BRIEF DESCRIPTION OF THE DRAWINGS

A more complete understanding of the present disclosure and advantages thereof may be acquired by referring to the following description taken in conjunction with the accompanying drawings wherein:

FIG. 1 is a schematic block diagram of a prior art remote keyless entry system;

FIG. 2 is a schematic block diagram of an exemplary embodiment of a remote keyless entry system, according to the present invention;

FIG. 3 is a schematic block diagram of the analog front-end (AFE) shown in FIG. 2;

FIG. 4 is a schematic block diagram of a exemplary channel of the three channels, detector, wake-up filter and demodulator shown in FIG. 3;

FIG. 5 is a schematic timing diagram of an exemplary wake-up sequence;

FIG. 6 is a schematic waveform diagram of the wake-up timing sequence shown in FIG. 5;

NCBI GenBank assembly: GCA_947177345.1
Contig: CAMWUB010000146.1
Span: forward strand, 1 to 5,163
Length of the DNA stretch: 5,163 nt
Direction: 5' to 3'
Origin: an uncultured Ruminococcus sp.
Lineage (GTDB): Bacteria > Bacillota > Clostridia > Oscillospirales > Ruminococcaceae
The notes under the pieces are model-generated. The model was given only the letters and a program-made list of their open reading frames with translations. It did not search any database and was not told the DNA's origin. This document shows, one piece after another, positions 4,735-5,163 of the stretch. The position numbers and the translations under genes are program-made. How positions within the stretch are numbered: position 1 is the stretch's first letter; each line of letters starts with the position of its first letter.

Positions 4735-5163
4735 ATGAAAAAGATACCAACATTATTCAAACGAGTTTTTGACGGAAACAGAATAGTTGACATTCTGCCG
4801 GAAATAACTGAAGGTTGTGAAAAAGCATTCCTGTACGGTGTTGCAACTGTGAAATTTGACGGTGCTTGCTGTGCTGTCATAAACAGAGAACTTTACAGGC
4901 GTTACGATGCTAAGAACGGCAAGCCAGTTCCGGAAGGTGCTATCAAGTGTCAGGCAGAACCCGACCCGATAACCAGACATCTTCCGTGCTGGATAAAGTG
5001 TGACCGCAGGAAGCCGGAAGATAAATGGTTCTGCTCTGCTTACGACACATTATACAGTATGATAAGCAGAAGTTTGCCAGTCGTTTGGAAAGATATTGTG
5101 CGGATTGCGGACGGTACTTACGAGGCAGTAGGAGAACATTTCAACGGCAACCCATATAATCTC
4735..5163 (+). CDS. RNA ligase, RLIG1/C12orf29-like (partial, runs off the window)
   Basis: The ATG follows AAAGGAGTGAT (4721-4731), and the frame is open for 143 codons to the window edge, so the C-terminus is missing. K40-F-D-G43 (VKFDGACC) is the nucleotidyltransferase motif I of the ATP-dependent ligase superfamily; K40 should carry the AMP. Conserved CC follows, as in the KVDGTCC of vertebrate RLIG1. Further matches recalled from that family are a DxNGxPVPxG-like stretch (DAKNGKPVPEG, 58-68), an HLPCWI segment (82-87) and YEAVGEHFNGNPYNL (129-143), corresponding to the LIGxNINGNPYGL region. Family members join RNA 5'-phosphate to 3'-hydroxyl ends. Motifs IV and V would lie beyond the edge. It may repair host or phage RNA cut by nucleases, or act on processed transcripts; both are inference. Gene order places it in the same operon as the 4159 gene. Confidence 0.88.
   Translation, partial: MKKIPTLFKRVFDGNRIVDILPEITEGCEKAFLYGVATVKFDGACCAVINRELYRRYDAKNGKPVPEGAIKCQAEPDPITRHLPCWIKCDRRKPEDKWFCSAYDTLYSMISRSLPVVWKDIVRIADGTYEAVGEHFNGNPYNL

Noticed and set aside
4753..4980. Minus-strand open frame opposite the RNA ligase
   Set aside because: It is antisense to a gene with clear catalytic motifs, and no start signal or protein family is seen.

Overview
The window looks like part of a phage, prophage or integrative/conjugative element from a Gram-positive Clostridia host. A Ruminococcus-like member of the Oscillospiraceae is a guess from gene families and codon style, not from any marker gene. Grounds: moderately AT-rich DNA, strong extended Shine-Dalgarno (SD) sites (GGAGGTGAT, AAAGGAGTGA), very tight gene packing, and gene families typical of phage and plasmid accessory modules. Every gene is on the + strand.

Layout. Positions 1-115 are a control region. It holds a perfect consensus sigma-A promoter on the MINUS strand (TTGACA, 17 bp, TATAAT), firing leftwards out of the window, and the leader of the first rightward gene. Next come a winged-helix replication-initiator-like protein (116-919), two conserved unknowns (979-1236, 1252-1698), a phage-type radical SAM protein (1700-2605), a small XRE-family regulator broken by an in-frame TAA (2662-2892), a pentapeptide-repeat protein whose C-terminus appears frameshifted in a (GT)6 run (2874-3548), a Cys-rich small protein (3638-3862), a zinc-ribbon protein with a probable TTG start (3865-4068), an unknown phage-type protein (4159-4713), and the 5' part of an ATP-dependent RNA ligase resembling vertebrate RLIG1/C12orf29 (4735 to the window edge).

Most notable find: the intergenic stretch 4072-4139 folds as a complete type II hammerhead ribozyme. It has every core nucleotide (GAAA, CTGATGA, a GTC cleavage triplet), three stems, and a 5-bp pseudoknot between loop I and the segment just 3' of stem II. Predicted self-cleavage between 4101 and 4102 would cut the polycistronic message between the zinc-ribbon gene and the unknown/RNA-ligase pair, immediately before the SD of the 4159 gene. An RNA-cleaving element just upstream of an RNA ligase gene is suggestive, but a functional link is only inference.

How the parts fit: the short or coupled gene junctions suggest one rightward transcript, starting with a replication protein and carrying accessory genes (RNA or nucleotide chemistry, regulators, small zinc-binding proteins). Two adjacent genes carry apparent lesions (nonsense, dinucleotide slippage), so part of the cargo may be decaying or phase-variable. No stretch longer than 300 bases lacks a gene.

FIG. 7 is a table showing exemplary wake-up filter timing parameter selections;

FIG. 8 is an exemplary flow diagram of determining whether a received signal meets the wake-up filter requirements;

FIG. 9 is an exemplary state diagram for operation of the wake-up filter.

FIG. 10 is a schematic signal level diagram of minimum modulation depth requirement examples, according to the present invention;

FIG. 11 is a table showing options for minimum modulation depth requirements and examples thereof;

FIG. 12 is an exemplary SPI timing diagram;

FIG. 13 is an exemplary table showing the bit organization of the of configuration registers; and

FIG. 14 is an exemplary table of SPI commands to the AFE transponder circuits and configuration registers thereof.

The present invention may be susceptible to various modifications and alternative forms. Specific embodiments of the present invention are shown by way of example in the drawings and are described herein in detail. It should be understood, however, that the description set forth herein of specific embodiments is not intended to limit the present invention to the particular forms disclosed. Rather, all modifications, alternatives, and equivalents falling within the spirit and scope of the invention as defined by the appended claims are intended to be covered.